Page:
verb (used with object), prop·a·gat·ed, prop·a·gat·ing.
verb (used without object), prop·a·gat·ed, prop·a·gat·ing.
Origin of propagate
Examples from the Web for propagated
Spread happens easily, however, and epidemics are propagated when the third form of plague occurs: pneumonia plague.
Three reasons; first of all I am an immigrant and the work of immigrants was not propagated in the Soviet Union.Punks, UFOs, and Heroin: How ‘Liquid Sky’ Became a Cult Movie|Daniel Genis|June 2, 2014|DAILY BEAST
The Daily Beast presents seven more crazy ideas about rape that have been propagated by politicians and frat boys over the years.
Baileyana can be propagated from cuttings only with difficulty.The Grapes of New York|U. P. Hedrick
How should blessing and adoption be propagated from Abraham, as a sort of head, into the whole body of the faithful?St. Peter, His Name and His Office|Thomas W. Allies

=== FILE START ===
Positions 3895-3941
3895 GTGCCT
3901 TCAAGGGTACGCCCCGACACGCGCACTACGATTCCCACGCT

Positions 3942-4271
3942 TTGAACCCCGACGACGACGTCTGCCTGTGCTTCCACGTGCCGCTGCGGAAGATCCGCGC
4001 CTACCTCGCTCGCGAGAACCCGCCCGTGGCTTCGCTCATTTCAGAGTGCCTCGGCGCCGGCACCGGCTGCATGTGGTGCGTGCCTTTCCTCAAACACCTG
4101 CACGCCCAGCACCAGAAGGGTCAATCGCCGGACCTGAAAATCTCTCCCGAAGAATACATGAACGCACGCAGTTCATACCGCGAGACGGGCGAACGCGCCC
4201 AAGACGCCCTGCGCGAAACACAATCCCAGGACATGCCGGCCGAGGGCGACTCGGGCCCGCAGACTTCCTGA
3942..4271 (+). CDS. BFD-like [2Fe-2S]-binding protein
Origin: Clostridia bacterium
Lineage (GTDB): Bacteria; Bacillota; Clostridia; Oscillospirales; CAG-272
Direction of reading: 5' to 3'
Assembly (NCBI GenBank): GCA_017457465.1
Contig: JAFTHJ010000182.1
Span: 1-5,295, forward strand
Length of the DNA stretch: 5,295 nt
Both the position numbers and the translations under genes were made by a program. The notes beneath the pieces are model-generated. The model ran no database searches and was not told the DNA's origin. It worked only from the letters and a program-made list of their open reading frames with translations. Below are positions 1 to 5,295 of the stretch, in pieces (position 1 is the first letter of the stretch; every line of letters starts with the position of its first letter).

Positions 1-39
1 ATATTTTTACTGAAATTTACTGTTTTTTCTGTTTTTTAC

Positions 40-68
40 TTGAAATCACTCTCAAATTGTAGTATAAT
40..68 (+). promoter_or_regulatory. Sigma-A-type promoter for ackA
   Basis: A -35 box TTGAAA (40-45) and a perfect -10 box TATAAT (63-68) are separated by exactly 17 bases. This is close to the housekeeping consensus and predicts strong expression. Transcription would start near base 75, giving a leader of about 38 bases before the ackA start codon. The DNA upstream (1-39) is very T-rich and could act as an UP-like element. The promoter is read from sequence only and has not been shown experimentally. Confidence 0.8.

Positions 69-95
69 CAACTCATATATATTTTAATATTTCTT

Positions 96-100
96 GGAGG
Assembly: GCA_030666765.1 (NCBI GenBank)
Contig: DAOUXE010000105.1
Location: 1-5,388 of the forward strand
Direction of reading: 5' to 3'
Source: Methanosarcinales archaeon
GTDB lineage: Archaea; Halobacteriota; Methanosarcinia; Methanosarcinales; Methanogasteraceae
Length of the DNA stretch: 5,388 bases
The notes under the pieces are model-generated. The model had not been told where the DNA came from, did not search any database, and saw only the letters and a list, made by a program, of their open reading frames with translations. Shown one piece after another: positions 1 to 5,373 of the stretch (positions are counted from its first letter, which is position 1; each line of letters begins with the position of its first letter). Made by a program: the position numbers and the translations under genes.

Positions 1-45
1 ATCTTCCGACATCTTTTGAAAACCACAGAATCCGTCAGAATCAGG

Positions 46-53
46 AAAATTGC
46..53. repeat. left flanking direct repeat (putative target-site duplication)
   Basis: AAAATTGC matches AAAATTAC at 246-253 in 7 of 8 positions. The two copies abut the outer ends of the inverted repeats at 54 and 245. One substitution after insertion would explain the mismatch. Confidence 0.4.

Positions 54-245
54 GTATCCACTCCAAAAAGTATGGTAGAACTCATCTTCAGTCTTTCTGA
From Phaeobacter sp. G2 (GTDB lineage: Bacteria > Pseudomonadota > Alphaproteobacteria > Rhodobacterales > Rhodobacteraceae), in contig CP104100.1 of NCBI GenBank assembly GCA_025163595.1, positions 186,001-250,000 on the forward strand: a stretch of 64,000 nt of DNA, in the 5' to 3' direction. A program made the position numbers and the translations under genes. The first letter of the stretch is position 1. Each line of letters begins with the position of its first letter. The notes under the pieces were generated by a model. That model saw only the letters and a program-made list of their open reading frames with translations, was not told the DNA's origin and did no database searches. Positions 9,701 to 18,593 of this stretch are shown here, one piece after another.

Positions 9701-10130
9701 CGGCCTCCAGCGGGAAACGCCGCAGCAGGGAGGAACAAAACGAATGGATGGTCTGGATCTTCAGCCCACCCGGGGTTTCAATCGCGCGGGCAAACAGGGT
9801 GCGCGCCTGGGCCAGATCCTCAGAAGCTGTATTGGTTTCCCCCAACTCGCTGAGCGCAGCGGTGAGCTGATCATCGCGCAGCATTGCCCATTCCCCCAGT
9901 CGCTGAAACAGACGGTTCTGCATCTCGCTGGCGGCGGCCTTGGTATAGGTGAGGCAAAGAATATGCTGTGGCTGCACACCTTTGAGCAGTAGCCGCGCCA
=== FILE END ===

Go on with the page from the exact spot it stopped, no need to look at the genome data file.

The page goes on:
It is propagated by parting its roots in autumn: neither this species nor the hyemalis thrive very near London.The Botanical Magazine, Vol. I|William Curtis
Is propagated by parting its roots at the close of summer; but Miller says, the strongest and best plants are produced from seed.The Botanical Magazine v 2|William Curtis
A second bush, propagated from the parent root, has been put in our Mt. Auburn burying lot.A Garden with House Attached|Sarah Warner Brooks
Word Origin for propagate
1560s, "to cause to multiply," from Latin propagatus, past participle of propagare "to set forward, extend, procreate" (see propagation). Intransitive sense "reproduce one's kind" is from c.1600. Related: Propagated; propagating.